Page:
The cryptic compounds of Egyptian blue pigments
Blue is the most popular color in the world, despite the fact that it’s historically been one of the hardest colors to manipulate. Minerals used in paint (and pigments in animals) are most often in “earth tones” such as browns, reds, and tans. There are naturally occurring blue minerals, such as lapis lazuli found in Afghanistan, but that hasn’t always been readily available to the world. Ancient Egypt found a way around this difficulty though, creating a blue compound that has been lighting up the art world ever since.
Building their own blue
By 2600 BC, Egyptian artists had come up with their own recipe for blue pigment. They didn’t record it directly, but an account from a Roman writer in 100 BC described it as sand, copper and natron. The natron was a source of sodium, like sodium carbonate, and the sand likely provided some lime for calcium. The big catch was that these ingredients had to be cooked at 1472 to 1652º Fahrenheit while maintaining the correct levels of oxygen in the reaction. That probably was no small feat in a time where modern thermometers weren’t even available, although by 1500 BC Egyptians were working with both heat and chemistry to develop glassblowing, so cooking some pigment wasn’t an impossibility.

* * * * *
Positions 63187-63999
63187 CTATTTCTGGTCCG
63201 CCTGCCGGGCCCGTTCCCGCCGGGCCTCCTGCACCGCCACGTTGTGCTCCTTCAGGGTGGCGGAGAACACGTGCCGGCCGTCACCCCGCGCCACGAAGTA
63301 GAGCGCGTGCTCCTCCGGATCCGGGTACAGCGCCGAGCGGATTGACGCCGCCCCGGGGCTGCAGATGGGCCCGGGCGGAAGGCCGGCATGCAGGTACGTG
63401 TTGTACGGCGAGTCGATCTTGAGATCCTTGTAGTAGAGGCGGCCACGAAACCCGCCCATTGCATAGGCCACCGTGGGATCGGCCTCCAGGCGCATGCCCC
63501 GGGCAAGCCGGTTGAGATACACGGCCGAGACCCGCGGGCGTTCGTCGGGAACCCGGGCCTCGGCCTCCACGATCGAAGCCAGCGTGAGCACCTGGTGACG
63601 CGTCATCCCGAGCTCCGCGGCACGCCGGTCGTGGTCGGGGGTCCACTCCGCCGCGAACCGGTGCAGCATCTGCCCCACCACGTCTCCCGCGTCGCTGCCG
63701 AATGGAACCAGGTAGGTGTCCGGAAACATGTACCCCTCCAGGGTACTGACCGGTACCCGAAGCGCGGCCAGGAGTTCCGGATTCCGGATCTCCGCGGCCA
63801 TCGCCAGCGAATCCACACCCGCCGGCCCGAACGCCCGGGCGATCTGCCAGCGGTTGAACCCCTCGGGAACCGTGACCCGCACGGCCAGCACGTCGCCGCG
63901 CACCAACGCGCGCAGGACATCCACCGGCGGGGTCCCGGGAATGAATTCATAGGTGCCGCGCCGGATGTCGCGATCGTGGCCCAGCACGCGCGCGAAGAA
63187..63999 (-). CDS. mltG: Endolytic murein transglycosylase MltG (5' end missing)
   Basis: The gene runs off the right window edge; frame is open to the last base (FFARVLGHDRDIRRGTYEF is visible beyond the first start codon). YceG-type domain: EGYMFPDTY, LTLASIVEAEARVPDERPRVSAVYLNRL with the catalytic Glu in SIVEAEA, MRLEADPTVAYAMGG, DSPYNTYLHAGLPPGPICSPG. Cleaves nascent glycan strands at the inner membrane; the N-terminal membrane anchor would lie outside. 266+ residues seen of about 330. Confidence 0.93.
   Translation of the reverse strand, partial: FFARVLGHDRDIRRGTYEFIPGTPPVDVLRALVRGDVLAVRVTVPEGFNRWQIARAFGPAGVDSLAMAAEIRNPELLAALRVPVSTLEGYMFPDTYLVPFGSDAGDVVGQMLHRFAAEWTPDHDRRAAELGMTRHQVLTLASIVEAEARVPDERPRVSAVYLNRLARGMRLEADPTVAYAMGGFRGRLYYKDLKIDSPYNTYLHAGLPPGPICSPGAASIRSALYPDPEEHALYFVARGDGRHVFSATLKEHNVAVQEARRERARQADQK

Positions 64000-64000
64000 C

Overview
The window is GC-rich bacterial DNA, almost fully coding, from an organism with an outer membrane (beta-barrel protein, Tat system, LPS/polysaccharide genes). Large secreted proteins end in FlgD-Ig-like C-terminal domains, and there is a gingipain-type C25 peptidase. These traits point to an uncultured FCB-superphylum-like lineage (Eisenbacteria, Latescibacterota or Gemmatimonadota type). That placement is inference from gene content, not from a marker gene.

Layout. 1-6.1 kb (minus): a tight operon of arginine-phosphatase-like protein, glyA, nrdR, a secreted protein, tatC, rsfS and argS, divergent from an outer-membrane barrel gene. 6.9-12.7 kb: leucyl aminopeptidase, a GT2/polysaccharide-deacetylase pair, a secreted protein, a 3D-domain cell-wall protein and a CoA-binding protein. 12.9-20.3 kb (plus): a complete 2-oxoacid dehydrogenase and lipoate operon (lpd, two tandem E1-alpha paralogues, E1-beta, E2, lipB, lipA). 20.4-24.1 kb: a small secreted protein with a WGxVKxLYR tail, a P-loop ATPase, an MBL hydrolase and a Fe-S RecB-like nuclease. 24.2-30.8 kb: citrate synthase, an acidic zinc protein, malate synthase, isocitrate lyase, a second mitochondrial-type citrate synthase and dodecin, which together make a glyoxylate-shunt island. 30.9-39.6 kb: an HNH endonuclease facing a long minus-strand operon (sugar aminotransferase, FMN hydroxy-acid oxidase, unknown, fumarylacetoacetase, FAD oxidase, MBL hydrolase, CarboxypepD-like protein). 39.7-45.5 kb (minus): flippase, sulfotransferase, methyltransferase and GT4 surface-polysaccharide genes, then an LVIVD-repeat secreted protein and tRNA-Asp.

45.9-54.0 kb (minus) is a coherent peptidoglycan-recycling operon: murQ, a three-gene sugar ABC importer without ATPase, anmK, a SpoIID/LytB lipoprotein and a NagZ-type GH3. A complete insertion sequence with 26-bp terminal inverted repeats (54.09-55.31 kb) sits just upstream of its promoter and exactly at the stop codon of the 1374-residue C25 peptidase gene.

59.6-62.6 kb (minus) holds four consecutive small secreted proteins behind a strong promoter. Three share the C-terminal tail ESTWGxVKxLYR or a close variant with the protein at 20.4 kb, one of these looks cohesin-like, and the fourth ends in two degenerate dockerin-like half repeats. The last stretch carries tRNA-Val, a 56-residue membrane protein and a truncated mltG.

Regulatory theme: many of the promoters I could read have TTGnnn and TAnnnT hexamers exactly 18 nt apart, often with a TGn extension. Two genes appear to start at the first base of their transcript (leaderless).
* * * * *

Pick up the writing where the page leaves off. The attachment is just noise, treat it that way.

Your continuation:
Shining bright under red light
The pigment created was widely used, eventually being shared with other cultures. In addition to its use in Egypt, the same blue formula has been found on Greek and Roman sculptures, as well as in paintings as recent as 1524 by Giovanni Battista Benvenuto. While creating the pigment wasn’t easy, finding it has been much simpler thanks to one more key property of this blue: it’s extremely luminescent under near-infrared light.
The combination of durability and infrared luminescence has put a new spotlight on Egyptian blue. Aside from its contributions to art, it may also prove useful in future engineering efforts, including biomedical imaging and security inks.
Source: Egyptian blue: more than just a colour by Paul Brack, Chemistry World